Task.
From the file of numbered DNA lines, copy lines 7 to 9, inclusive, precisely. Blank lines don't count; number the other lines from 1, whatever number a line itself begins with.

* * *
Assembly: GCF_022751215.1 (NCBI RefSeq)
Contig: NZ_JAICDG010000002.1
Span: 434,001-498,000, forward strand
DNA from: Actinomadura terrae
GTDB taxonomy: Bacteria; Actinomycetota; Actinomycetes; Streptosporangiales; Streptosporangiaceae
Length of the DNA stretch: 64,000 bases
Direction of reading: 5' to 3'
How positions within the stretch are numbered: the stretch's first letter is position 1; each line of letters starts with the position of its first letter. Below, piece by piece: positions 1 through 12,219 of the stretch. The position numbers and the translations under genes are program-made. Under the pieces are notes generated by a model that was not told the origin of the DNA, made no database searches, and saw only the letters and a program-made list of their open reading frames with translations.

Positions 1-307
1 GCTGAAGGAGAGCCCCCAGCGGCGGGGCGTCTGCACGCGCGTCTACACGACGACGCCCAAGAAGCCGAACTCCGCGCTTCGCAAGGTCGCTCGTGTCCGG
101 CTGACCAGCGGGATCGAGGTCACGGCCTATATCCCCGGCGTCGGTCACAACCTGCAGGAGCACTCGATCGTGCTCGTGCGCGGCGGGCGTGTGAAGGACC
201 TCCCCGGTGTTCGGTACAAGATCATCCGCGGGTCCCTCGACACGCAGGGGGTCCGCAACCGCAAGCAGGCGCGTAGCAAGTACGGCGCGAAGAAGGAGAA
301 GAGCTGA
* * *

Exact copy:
Direction of reading: 5' to 3'
How positions within the stretch are numbered: the stretch's first letter is position 1; each line of letters starts with the position of its first letter. Below, piece by piece: positions 1 through 12,219 of the stretch. The position numbers and the translations under genes are program-made. Under the pieces are notes generated by a model that was not told the origin of the DNA, made no database searches, and saw only the letters and a program-made list of their open reading frames with translations.

Positions 1-307